After a short briefing, each man gets his blessing from the man who represents their fate and/or religion. We then mount trucks with all our flying gear and wait at the planes tarmac for the officers each of who have separate briefings. During our wait, we smoke a couple of cigarettes and also check over our equipment. Being the armorer gunner it was my duty to check the bombays and make sure that the bombs were installed properly. Finally the officers arrive and we receive a quick briefing of what is expected of us. Once we are airborne we find out what the target is. Then it’s too late to complain that you are not feeling so good and would like to go on sick call.
After takeoff and we are flying over the water, we test fire our guns several short bursts. As soon as we reach 10,000 feet, we go on oxygen and remain on oxygen for most of the mission. As a ball turret gunner, I do not remain in my turret after test firing my guns. I raise my turret back up into the plane. I do not get back into my turret until we are about a half hour from the target. On most lengthy missions this is required because if the ball turret is in the slipstream under the belly of the plane it causes a drag which then requires the pilot to use more fuel to compensate for this. Since the ball turret is inside the plane, I have been trained to lower it, enter it and be ready to protect the plane in case of an attack by fighters within a minute or so.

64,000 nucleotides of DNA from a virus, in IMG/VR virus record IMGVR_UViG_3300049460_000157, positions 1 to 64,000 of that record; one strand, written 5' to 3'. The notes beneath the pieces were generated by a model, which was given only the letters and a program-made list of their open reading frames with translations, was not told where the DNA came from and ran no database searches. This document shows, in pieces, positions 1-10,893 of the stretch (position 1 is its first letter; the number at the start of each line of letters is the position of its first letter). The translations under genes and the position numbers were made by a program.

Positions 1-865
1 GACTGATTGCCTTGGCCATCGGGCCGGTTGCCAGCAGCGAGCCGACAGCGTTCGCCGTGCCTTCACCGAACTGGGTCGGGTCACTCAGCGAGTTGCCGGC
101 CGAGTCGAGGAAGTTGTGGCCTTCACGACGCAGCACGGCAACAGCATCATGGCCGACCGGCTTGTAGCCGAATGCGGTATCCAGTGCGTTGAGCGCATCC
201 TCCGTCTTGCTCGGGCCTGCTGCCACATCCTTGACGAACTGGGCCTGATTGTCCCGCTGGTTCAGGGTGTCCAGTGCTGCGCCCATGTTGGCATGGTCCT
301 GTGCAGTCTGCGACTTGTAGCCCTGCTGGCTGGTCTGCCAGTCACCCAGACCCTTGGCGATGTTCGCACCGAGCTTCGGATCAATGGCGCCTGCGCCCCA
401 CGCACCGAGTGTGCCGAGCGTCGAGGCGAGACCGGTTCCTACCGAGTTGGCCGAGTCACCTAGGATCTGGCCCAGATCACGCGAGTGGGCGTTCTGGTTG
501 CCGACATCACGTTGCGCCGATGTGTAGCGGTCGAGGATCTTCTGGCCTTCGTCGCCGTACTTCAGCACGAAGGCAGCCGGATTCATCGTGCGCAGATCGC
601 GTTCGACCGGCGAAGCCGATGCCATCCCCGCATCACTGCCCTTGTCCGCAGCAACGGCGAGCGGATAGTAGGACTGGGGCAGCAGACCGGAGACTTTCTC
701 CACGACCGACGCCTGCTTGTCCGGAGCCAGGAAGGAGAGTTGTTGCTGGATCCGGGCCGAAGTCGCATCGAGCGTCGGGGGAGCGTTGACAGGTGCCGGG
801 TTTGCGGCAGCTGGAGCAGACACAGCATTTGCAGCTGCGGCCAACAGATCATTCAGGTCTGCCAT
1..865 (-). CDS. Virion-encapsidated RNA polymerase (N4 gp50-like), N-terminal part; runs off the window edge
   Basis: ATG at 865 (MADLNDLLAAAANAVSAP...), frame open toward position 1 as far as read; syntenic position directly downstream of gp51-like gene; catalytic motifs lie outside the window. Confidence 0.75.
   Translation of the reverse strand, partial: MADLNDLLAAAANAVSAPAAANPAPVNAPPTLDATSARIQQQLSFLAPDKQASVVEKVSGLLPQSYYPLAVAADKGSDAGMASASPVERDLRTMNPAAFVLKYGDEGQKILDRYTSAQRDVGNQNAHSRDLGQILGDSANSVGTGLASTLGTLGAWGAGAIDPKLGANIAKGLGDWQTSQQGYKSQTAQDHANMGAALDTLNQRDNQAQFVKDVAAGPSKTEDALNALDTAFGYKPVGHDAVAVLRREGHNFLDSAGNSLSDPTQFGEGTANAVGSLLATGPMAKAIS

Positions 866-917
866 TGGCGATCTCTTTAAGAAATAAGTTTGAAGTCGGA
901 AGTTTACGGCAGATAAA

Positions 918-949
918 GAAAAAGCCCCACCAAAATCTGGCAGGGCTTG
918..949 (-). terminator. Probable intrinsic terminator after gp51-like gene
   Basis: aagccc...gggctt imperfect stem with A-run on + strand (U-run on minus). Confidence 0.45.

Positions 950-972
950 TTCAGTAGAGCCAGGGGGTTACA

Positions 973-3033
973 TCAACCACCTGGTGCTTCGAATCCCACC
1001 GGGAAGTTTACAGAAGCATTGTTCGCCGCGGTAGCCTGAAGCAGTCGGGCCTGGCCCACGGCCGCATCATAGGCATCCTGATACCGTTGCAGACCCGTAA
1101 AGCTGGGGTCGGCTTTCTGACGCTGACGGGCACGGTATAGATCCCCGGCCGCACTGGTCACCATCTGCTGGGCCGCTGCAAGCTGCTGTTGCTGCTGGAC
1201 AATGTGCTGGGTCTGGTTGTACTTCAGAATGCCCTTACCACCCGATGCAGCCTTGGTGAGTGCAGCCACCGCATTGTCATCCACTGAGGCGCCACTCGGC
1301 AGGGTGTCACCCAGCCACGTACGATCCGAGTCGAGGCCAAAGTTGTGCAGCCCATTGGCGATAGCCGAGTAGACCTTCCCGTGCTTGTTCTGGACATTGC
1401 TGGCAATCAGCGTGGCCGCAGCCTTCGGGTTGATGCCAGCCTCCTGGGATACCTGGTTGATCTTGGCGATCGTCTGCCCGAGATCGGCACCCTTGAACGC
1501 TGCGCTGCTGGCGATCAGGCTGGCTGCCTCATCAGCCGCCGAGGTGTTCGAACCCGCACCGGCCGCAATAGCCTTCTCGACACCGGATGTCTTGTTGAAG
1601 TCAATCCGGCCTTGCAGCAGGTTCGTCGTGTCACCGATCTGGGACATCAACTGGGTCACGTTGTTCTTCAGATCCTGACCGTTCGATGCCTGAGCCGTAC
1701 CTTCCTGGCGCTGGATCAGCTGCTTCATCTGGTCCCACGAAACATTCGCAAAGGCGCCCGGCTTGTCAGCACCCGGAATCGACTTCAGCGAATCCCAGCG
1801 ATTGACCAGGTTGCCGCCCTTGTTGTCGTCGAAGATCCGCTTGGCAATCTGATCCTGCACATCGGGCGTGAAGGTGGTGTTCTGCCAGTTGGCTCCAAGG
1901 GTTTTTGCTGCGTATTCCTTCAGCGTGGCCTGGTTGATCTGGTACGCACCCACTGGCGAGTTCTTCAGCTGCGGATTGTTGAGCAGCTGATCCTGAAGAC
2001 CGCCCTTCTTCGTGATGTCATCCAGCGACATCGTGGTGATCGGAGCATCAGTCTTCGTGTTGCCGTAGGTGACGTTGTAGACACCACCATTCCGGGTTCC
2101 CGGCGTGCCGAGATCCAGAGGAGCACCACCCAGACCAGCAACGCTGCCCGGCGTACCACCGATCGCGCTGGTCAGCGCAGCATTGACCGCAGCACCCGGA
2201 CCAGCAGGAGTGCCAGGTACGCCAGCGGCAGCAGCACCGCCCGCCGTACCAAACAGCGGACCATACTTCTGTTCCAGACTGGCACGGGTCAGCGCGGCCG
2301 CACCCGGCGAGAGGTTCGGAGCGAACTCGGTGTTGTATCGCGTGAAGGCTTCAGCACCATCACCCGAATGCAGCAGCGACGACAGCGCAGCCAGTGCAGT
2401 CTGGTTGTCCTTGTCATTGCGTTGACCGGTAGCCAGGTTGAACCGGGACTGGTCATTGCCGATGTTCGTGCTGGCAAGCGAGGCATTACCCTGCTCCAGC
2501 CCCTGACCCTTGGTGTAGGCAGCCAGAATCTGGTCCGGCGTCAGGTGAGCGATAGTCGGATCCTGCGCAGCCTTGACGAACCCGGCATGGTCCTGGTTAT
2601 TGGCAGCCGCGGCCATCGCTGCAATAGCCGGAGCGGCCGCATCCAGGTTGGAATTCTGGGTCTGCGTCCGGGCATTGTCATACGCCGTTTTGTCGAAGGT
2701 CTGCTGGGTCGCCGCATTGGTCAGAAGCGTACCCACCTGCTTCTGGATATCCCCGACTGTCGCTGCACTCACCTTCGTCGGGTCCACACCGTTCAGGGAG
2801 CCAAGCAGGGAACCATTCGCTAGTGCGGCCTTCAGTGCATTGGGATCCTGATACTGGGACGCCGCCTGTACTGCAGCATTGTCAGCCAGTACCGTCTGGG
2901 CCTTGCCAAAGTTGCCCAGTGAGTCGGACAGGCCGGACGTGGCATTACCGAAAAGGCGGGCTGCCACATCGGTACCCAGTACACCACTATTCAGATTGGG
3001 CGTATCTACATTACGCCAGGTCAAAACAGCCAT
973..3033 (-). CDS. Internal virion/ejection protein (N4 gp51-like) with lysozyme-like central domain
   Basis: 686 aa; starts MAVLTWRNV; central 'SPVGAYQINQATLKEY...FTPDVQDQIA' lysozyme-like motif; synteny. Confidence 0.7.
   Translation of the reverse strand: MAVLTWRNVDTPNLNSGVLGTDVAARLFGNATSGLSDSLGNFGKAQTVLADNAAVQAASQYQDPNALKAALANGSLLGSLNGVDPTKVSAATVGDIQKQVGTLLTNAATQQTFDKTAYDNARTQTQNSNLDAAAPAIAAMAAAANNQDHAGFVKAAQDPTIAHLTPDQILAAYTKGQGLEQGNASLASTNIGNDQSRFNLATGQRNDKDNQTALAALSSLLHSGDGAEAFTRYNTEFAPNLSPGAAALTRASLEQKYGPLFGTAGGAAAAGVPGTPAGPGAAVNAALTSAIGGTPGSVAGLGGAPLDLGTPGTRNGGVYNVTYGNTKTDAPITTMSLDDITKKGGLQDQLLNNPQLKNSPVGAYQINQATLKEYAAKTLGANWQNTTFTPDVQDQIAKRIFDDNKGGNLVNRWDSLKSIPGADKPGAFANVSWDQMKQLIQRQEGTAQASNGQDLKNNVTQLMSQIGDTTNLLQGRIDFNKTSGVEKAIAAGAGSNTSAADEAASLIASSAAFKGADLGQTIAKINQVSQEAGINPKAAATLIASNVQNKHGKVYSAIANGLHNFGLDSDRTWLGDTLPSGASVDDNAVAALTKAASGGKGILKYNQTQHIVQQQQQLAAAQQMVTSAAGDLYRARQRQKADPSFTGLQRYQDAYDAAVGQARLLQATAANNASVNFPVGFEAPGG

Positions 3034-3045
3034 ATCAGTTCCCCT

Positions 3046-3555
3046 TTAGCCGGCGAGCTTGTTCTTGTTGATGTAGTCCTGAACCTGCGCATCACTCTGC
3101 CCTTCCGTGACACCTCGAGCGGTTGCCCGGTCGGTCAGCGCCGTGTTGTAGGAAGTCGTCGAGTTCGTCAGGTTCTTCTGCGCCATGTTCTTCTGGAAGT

The mission by the Fifteenth Air Force on December 17, 1944 can be written up as perhaps one of the biggest and most fiercely fought air combat battles of World War II in Europe.
General Adolf Galland, head of the Luftwaffe Fighter Command, sensing that the war was soon to come to an end and that Germany would lose, decided to hoard petrol and save his best pilots, planes and ammunition for what he called Der Grosse Schlag, “The Big Blow.” This big blow was delivered on December 17, 1944 over the skies of Czechoslovakia and Poland when 100 of his best fighter planes pounced on the 461st Bomb Group. Heavy losses encountered on both sides.
From our standpoint we were told at the briefing before the mission that the Germans would not be able to send up any fighters because they did not have the fuel. They said that this would be a “milk run” (a mission where there would be very little or no fighter opposition and minimal anti-aircraft action). Our own intelligence must have been asleep at the switch on this one and/or the Germans kept General Galland’s Der Gross Schlag the best kept secret of the war. It became an aerial bloodbath and the Germans threw everything at us but the kitchen sink.
On this mission the fighters attacked 3 and 4 abreast and came directly at us from the rear. They were only about 100 to 150 yards behind us and this is unheard of based on their previous tactics. Previously they would dive at us from above and out of the sun which made it hard for the gunners to pick them up quickly. They would dive out of the sun and rake the planes with 20 mm cannon fire and keep on diving. Once they were out of range of our gunfire, they would go back up above the bomber formation and make a similar attack and then head for their air field. Flying abreast and at the same level is almost like a suicide mission because more guns can zero in on you much easier and do more damage. Plus it is much easier to hit a target coming directly at you than one that is diving at you from the sun at 400 miles per hour. As for them, they would also be able to do more damage coming straight and level with the target. There is no doubt in my mind that their orders were to shoot down as many planes as possible regardless of personal risk to themselves.